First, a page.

Ryan Duns, SJ said...

I don't discount miracles, but I am STRONGLY resistant to any idea that they are tied to the amount of prayer that one does. The reason the Church rejects 'magic' is because it purports to have control over the deity. A miracle is a manifestation of God's graciousness, God's intiative, a work of divine agency. We can hope for a miracle, pray for a miracle, but the idea that our prayers control miracles smack of paganism.

This is an area where I am far more conservative that most others. I really do believe that prayer helps to widen our vision, to dispose ever more completely toward receiving and responding to God's grace. Prayers offered 'for' another draw us together in one Body and support the one who is prayed for. But I am far to Augustinian (and Ignatian) to hold anything but that miracles are of God's initiative, not human. I think miracles happen every day...but I think it is only through the eyes of prayer that we begin to recognize the presence of God in all things (Jesuit catch phrase) - which is the point, I might add, of the Jesuit Examen.

Kiwi Nomad 2006 said...

Ahhh OK I get the distinction. Thanks for the very clear reply. I need to reread what you said I think, but for me here it is time for bed now. Enjoy the Friday I am just leaving behind ;-)

Joe said...

Miracle-wise, the person(s) involved MUST be open to the will of God.

After all, in the Gospels. you don't see Jesus telling the disciples to hold down some leper that He may heal him/her regardless of how the leper feeels about it.


Heather said...

You know I struggled with prayer lots, because as a child I grew up in a home with lots of abuse and it seemed God was remarkably silent. I have since realized where God was in the midst of the abuse, and have found comfort, but it took a lot of searching to find Him.

Regarding prayer, I realize that where I can mess up is that I forget that God is Sovereign. And He answers prayers but in His time frame, His way. I so often petition God and then tell Him how to answer the prayer. In His sovereignty He often has a better way than my limited understanding.

We want God to fix things our way, but forgetting that it is our way that messed things up. God works for a deep healing - and it has nothing to do with what we perceive our external circumstances are. God is healing us where it matters the most for eternity, not just this brief wink of time that we are here on earth.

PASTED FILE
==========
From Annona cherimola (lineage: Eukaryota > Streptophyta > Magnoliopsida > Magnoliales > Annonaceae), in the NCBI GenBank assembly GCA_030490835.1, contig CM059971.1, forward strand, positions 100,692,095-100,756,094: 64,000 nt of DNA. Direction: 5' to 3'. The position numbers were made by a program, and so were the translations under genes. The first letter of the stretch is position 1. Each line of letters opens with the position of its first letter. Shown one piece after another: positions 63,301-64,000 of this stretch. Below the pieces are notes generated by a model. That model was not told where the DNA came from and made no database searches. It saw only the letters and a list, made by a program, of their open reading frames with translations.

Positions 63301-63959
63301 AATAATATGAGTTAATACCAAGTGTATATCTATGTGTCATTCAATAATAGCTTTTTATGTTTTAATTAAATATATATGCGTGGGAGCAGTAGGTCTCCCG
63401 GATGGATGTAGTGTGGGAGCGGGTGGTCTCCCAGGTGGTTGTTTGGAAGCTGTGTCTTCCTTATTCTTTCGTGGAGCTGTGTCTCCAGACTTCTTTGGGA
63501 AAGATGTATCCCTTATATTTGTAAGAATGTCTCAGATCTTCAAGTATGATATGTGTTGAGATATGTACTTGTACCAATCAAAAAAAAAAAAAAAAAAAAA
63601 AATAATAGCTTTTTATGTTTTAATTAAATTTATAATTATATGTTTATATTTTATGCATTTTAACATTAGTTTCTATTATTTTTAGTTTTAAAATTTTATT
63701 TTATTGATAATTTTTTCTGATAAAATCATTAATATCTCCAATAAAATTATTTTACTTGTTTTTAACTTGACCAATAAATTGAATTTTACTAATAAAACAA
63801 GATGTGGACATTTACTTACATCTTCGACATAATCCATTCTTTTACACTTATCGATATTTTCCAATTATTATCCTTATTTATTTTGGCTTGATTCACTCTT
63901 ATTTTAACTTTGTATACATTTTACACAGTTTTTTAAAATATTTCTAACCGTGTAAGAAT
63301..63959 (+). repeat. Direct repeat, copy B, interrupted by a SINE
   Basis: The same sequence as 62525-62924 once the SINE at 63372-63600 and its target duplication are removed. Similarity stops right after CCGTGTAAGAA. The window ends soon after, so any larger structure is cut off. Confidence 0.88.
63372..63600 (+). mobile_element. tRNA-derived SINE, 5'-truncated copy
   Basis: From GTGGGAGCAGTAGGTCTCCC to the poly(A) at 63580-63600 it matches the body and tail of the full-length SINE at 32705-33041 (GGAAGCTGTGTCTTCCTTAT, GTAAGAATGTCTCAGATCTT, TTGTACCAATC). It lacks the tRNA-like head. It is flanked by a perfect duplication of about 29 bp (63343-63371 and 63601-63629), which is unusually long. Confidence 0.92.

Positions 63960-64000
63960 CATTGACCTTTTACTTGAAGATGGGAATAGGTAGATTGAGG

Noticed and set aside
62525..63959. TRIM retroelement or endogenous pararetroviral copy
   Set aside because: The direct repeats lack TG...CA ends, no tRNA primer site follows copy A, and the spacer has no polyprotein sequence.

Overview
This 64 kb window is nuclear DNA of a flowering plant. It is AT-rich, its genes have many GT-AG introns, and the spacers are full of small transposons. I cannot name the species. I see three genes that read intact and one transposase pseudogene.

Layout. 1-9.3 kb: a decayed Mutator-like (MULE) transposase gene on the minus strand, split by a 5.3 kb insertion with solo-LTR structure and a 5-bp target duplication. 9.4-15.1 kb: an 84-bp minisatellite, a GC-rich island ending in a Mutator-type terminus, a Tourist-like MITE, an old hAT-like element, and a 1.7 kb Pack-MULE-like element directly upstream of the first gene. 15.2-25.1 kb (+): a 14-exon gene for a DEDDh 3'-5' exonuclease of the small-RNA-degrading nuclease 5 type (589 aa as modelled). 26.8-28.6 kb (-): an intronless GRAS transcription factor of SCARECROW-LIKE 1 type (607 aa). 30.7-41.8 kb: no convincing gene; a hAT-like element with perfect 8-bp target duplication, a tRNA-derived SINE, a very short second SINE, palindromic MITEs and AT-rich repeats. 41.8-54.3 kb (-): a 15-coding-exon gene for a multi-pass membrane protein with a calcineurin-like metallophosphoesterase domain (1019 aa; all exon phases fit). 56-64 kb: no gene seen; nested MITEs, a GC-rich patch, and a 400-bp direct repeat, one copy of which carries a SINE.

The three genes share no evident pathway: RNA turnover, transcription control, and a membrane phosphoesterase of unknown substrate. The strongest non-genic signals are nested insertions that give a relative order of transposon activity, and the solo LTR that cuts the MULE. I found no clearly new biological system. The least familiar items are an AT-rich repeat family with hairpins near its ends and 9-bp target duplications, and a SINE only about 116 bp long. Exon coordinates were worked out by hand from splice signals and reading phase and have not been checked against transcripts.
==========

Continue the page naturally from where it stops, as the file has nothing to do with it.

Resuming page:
That being said, I firmly believe that God is a healer - He made us and He can heal us completely. We need to have faith and keep pressing towards Him like the woman with the issue of blood or the four friends who tore up a roof to get to Jesus. Jesus even told us to keep seeking, knocking, praying.

God's answer can be delayed by things that have nothing to do with us, like in Daniel when the angel was delayed 21 days by principalities of the kings of Persia, even though God immediately sent an answer.

God, like any good parent, does not just give in to the demands of His kids, if all we are doing is asking for things, not thanking Him, not spending time with Him just to seek Him and know Him, not enjoying His company, He will not create spoiled brats, He wants relationship.

Just a few thoughts, hope I haven't posted too much.

Anonymous said...

Thank you for this discussion, I came here to understand the tin whistle rolls and then I found this pretty exchange of ideas.

I agree with the concept that many times we can be like both of the thieves near to Jesus on the cross: one ask Him why he doesn't make anything to solve his *problem*, the other one is happy because God is there with him.
(I borrow this example from one italian priest).

Christopher said...

I agree that when human prayer attempts to control God it can blur the demarcation line between God and his creation. However, I also believe that although God is not our personal superhero or vending machine, He is greatly influenced by the cries of His children. And yes, sometimes - but certainly not as often as we would like, these supplications can result in the bending or outright breaking of natural law.

I would like to reference the parable of the widow and the unjust judge found in Luke 18:1-8. If a cold hearted judge will eventually give in to the persistence of a poor widow, how much more will our persistence in earnest and humble prayer move our Father on our behalf?

So yes, I am open to the possibility that certain miracles are tied to the earnestness of one's prayer life, but not out of domination or control, just out of love.

Ryan Duns, SJ said...

Hi Christopher,

Thanks for your comment.

I would point out, however, that in the parable referenced (Lk 18:1-8) that we are dealing with two different economies. Within the economy of this world, the judge capitulates to the woman's request because he fears that her incessant pleading lest she wear him out.

The economy of the Father is held in stark contrast. In this case, it is the Father who knows the form of justice. Whereas the judge answers the cries of the woman, the Father's justice (the Kingdom) is the answer to the cries of the people. What I'm pointing to is the ordering - the woman re-orients the judge while it is God's justice that is is the answer to the cries of the people.

Again, I'm operating out of a concept of grace as God's ever-offered gift of self as relationship (yeah Rahner!). The cries of the people is the opening, the question, the restlessness that finds repose within God's Kingdom.

I'm not saying that God does not respond to prayer. I'm saying that God's response (and our recognition of it) involves us becoming in tune with God, not vice versa. We do not draw God into our economy through prayer; rather, prayer is our entrance into the economy of the Kingdom, our kneeling before the Holy One who hears and answers all.

Joe said...

When we pray with proper disposition, we are drawn ever closer to God and, in doing so WE INEVITABLY CHANGE. Even if the circumstances that prompted us to pray do not change (my uncle Wilbur being cured of lycanthropy, say) by us changing and being better conformed with God can see His hand in all things and accepting His will becomes part of our nature.


Anonymous said...

hello, i originally posed the question you answered so well about prayer. and now that i know you're willing to take audience questions, may i pose another? do you ever look to the cross and simply see a guy dying? once again, i'm not meaning to be disrespectful.